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Fantasy fiction, mythology, Vikings (tv series), Vikings and Normans

The fellowship of the raven: black wings, wizards, kings and gods

  the-moon-and-the-crow-gideon-knight-2016

Image by Gideon Knight, publushed by The Guardian 2016

Why ravens, rooks  and crows? For one thing, why the raven in the header image of this blog?

Ravens have cropped up quite often recently, at least for those who read or watch fantasy fiction: there are ravens in A song of ice and fire, and the Raven King in Jonathan Strange and Mr Norrell by Susanna Clarke, but they’ve been around the stories we know for much longer – think of Maleficent’s raven, for one. A few days ago I suddenly remembered a poem,  a charm in a collection of verse for children actually, which begins: “Power of the raven be thine”.

Ravens are Odin’s birds. In the days of the Anglo-Saxons and the Vikings (and all the other Germanic peoples) battle standards often bore a raven, which stood for the god’s eye. It didn’t have to do with war, strictly speaking, but with knowing. Odin and the other gods of Asgard are not omniscent (they’re not immortal, either) so Odin uses his two ravens to see what is going on in the world. Their names are Memory and Thought, which is simply wonderful.

So it makes perfect sense that GRR Martin chose ravens as messengers in his heroic fantasy world. It is such a pity that nobody cared to put Bran Stark’s raven dreams in the tv series, but maybe finding a visual equivalent to the strange, supernatural stream of consciousness was not possible in a show that lots of (American) viewers find  difficult as as it is. These dreams, which start when Bran is between life and death after his fall from a tower,  are the first hint that humans and animals are actually closer than people  think in this world.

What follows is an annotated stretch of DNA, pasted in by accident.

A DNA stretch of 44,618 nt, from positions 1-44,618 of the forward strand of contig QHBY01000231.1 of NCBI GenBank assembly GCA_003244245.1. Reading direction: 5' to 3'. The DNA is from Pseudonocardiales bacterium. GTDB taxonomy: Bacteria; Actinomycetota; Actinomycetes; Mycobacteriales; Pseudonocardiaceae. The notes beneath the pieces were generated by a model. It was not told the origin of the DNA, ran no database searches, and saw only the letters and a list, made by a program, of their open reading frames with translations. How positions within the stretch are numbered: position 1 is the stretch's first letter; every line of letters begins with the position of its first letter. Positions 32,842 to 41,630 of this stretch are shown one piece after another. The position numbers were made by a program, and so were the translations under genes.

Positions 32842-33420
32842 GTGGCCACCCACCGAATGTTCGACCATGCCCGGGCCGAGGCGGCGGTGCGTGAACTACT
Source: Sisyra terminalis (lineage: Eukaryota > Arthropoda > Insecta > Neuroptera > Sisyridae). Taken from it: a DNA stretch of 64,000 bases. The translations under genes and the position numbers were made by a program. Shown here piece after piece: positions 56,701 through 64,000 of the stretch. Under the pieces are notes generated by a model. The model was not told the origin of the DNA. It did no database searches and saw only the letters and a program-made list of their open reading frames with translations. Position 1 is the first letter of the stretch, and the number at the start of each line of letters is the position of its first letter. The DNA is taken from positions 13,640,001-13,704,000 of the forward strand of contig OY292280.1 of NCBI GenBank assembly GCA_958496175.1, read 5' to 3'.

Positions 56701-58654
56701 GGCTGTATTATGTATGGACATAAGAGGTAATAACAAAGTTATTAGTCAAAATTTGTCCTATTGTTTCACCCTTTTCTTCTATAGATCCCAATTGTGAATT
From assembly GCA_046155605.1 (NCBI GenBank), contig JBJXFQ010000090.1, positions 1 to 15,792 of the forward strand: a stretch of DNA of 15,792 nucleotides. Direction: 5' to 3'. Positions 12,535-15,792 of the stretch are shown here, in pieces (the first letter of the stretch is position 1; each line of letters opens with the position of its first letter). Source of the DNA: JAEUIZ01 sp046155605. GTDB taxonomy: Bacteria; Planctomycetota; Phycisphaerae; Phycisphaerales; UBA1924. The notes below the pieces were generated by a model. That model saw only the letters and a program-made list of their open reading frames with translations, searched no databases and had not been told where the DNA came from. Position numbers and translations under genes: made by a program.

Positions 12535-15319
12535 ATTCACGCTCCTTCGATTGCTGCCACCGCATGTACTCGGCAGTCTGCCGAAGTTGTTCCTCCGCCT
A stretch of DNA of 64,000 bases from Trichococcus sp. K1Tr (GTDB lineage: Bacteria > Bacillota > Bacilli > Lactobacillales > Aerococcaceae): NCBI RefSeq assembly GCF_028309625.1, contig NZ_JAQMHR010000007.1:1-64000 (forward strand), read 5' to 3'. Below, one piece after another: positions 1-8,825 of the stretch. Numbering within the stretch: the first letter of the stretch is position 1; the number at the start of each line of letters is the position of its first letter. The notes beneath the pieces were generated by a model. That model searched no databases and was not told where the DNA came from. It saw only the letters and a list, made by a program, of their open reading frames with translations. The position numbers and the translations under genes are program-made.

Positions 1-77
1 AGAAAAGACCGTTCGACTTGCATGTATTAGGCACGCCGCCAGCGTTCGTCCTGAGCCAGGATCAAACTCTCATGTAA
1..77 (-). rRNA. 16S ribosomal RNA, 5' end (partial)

Susanna Clarke never refers directly to Odin in her novel, and her Raven king is human, a warrior wizard who ruled the North of England at the time of Edward III, and who is called to help; the novel is set at the time of Napoleon, and English wizards contribute to  England’s defence system. He does have some of  the god’s features: the raven on his shoulder and the one flying on his banner. The other reference to Odin is the tree which one of the wizards in hanged from.

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(This  picture belongs to History Channel)

In Vikings, the remarkable History Channel series, ravens appear to signal Odin ‘s presence. Sometimes you just see the reflection in their eyes, sometimes they become a fictional device as well: in one episode in Season 2, when Aethelstan is back in England and Ragnar, at home in Scandinavia, is thinking about him, a raven looks through a window of the scriptorium where the monk is at work.

Who knows, maybe somebody one day will write stories for Poe’s raven to tell: it must be tired to say  Nevermore for ever…  In the meantime, a black- winged poem:

The cold heaven – W. B. Yeats
Suddenly I saw the cold and rook-delighting heaven
That seemed as though ice burned and was but the more ice,
And thereupon imagination and heart were driven
So wild that every casual thought of that and this
Vanished, and left but memories, that should be out of season
With the hot blood of youth, of love crossed long ago;
And I took all the blame out of all sense and reason,
Until I cried and trembled and rocked to and fro,
Riddled with light. Ah! when the ghost begins to quicken,
Confusion of the death-bed over, is it sent
Out naked on the roads, as the books say, and stricken
By the injustice of the skies for punishment?

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